To sum up, pure unbridled capitalism is too insensitive, too selfish, and too cruel. It’s a cut-throat philosophy—an every man for himself ideology. With pure capitalism, there is an inescapable loss, and that is the nation’s moral sole. On the other hand, pure socialism can be overprotective and may inhibit individual recognition and rewards for personal efforts, talents, and strengths. Both capitalism and socialism, alone and independent of the other, are doomed to fail. However, both socialism and capitalism are needed. We need a system that provides incentives to work hard and rewards those who do, yet at the same time, a system that is compassionate enough to lend a helping hand when necessary—one that does not cruelly punish those who truly, for legitimate reasons and unjust circumstances, can’t work as hard or produce as much. Keep in mind that what affects one citizen ultimately affects all other citizens and one bad apple spoils the bunch. We are all apart of the same team whether we like it or not. So we need to start exercising a more cooperative effort in order for the human race to survive. It’s easy to do the wrong thing and it costs to do the right thing. We need a system that supports and maintains a healthy balance between capitalism and socialism, between competition and cooperation, between independence and dependence, between the private sector and the public sector, and between regulation and freedom.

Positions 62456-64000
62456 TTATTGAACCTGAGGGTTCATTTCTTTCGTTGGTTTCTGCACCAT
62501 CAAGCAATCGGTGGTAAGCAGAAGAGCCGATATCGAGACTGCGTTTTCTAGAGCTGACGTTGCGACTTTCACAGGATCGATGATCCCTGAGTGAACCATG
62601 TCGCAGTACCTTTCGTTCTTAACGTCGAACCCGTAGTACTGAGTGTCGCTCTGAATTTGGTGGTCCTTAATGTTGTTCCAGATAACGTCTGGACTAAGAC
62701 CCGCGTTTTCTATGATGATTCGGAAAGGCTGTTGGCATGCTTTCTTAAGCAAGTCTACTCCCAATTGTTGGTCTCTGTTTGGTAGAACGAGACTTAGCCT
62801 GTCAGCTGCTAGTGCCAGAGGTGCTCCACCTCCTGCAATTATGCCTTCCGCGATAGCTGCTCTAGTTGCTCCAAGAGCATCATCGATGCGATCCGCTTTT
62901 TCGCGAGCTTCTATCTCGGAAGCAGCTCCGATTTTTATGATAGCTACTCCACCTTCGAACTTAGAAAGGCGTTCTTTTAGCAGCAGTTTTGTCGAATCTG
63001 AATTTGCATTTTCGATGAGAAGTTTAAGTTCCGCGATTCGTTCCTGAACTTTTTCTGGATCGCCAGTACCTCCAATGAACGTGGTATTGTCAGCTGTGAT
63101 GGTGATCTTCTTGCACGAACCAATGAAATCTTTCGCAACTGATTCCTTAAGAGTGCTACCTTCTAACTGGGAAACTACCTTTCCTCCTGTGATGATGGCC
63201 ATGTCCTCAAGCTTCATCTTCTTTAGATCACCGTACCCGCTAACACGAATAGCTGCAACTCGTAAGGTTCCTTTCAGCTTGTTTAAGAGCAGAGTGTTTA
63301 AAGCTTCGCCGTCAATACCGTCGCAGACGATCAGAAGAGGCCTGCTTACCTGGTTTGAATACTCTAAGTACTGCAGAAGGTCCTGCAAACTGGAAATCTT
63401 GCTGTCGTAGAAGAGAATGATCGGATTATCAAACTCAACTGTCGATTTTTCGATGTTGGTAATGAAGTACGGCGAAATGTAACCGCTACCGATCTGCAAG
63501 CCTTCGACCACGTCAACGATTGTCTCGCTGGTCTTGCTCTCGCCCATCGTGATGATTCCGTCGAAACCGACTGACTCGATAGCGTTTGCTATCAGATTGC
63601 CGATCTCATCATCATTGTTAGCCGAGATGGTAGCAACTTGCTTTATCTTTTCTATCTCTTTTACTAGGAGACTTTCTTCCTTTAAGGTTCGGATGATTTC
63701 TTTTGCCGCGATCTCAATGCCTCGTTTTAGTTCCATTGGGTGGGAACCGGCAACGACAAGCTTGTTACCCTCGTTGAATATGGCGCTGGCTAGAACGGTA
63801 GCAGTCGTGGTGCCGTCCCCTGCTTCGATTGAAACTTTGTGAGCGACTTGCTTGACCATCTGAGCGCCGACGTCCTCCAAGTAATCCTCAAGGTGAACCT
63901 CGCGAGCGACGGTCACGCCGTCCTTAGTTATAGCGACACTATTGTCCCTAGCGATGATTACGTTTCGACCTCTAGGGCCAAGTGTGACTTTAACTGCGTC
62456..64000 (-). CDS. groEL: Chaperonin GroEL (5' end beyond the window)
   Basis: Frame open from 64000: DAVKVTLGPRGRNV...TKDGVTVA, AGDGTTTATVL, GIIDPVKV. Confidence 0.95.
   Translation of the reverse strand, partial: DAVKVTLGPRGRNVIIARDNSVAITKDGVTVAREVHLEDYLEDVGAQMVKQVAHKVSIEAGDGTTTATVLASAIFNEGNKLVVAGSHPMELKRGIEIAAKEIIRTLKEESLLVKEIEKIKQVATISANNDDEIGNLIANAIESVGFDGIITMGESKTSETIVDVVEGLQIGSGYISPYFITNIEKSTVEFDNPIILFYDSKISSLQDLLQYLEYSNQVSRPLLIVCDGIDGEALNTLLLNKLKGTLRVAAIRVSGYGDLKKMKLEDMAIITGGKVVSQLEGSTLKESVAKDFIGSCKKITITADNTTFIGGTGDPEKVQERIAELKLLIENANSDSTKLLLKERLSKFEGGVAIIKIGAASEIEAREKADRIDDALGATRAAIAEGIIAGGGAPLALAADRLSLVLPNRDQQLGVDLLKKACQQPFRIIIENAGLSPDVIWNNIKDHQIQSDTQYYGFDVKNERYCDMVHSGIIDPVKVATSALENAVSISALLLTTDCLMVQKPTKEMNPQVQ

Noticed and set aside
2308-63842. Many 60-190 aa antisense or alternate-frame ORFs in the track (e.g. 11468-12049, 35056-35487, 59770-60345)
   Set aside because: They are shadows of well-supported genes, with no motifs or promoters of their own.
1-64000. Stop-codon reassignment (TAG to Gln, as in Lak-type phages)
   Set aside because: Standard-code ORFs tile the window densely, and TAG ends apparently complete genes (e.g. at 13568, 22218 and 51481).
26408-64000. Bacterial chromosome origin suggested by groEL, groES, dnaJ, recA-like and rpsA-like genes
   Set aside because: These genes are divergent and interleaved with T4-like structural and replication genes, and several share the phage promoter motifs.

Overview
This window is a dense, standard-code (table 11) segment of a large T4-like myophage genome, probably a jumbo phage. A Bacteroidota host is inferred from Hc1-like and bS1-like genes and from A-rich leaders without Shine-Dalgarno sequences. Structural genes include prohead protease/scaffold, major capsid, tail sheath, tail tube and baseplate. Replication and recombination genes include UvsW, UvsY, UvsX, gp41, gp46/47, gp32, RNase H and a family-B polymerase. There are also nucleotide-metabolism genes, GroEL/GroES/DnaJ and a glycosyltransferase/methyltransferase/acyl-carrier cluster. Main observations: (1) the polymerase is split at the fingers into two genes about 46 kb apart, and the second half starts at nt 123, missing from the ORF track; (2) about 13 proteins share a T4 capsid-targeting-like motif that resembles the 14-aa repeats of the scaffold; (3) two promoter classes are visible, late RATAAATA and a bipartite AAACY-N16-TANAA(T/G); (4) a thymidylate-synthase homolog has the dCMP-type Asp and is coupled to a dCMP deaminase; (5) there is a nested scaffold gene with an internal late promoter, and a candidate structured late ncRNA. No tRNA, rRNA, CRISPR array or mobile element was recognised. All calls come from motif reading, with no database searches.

Right now we are very out of balance, and as a result, nations are falling. When there are children who are not getting properly educated, it means something is wrong with the system. When people are starving, it means there’s something wrong with the system. When people can’t get proper healthcare, it means there is something wrong with the system. We must all pull our resources together to aid one another during these desperate times or the entire system will fall and all our cherished money will become completely worthless. Personally, I would prefer to trade in some of my cash to help my fellow man and to keep my sole in tact. Remember, what goes around comes around. The more you support your fellow citizens, the more they will be able to support you in your time of need. “All for one and one for all” should be the slogan for America . . . and the world.